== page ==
Since then, in accordance with EU rules on the referral of “prejudice decision” to the Court of Justice, the Irish data protection monitor must “… Examine Mr. Schrems` case “with the utmost care” and … decide whether … the transmission of the personal data of European subscribers to Facebook to the United States should be suspended.”  EU regulators have stated that if the ECJ and the US do not negotiate a new system within three months, companies could face complaints from European data protection authorities. On October 29, 2015, a new “Safe Harbour 2.0” agreement appeared to be close to being concluded.  However, CommissionerJourova expects the United States to act next.  American NGOs quickly expanded the importance of the decision.  On 8 September 2015, the European Commission published a brochure on frequently asked questions about the “Umbrella” agreement, which aims to establish a high-level data protection framework for EU-US law enforcement cooperation. The agreement includes all personal data exchanged between the EU and the US and the necessary security measures for the prevention, detection, investigation and prosecution of criminal offences, including terrorism. The Safe Harbour Privacy Principles was developed between 1998 and 2000.
They should prevent private organizations in the European Union or the United States that store customer data from accidentally revealing or losing personal data. U.S. companies could opt for a program and be certified if they stick to seven principles and 15 frequently asked questions and answers in accordance with the directive.  In July 2000, the European Commission (EC) decided that US companies that adhere to the principles and register their certification are allowed to transmit EU data to the United States. This is called the Safe Harbor decision.  Following a dispute between Austrian data protection advocate Max Schrems, it was decided that US data protection legislation was insufficient and that the agreement needed to be cancelled. On January 25, 2016, the Electronic Privacy Information Center (EPIC) finally succeeded in forcing the U.S. Department of Justice (DOJ) to publish the entire text of the EU-U.S. agreement.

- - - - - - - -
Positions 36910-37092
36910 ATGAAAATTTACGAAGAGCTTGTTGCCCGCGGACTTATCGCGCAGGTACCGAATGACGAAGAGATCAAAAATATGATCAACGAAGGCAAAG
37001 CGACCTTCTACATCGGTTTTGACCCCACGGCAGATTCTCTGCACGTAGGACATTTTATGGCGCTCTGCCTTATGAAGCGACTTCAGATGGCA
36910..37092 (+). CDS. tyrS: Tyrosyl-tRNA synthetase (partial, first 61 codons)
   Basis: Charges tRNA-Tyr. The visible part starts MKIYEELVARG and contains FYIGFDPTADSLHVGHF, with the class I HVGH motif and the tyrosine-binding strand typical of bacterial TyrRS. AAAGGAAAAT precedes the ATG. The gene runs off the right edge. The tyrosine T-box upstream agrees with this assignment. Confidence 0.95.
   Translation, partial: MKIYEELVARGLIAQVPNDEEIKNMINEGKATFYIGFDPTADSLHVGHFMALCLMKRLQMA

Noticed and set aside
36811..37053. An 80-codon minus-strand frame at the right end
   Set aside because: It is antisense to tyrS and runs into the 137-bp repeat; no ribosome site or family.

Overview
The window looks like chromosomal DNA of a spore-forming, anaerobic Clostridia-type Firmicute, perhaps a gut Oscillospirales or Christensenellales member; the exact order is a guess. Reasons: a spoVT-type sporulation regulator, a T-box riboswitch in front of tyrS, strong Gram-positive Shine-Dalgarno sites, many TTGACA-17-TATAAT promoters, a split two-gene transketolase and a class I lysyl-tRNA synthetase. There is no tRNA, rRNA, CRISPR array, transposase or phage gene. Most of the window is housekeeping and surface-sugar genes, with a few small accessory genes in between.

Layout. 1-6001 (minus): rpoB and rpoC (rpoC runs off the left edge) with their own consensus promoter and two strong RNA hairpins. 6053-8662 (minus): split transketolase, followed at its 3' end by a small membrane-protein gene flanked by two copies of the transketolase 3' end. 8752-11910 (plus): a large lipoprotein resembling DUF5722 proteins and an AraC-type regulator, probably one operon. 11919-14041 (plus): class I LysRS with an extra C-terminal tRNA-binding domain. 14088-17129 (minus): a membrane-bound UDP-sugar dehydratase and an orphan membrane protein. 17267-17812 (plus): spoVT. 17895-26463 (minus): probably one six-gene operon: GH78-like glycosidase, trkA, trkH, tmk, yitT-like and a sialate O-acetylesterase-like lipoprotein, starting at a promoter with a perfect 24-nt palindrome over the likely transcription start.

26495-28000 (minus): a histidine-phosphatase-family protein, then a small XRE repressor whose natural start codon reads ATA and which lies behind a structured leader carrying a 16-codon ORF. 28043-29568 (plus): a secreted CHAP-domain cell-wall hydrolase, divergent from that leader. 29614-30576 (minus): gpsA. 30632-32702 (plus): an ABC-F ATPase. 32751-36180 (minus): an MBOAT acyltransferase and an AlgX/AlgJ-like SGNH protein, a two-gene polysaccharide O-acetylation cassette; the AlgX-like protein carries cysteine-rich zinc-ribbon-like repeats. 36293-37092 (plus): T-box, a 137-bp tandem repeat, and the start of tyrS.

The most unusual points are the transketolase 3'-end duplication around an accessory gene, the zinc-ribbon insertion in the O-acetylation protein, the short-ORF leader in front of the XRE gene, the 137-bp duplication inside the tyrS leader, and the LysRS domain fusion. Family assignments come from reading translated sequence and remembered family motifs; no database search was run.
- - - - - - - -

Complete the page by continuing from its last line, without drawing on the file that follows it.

EPIC sued the DOJ last year after the Agency failed to respond to EPIC Freedom of Information Act`s request for the secret agreement. The Umbrella Agreement describes data transfers between EU-US law enforcement agencies and forms the basis of the Judicial Redress Act currently before Congress. EPIC criticized the legislation and recently asked the Senate to delay measures on the bill until the DOJ unblocks the umbrella agreement and the Justice Committee holds a hearing on the laws. On 19 July 2013, Viviane Reding, Vice-President of the European Commission, told the Vilnius Justice Council: “The Safe Harbour Agreement may not be so secure. This may be a loophole for data transfer, because it allows the transfer of data from the EU to US companies, although US data protection standards are below our European standards. Reding announced a robust evaluation of the Safe Harbor Agreement, which will be presented before the end of the year.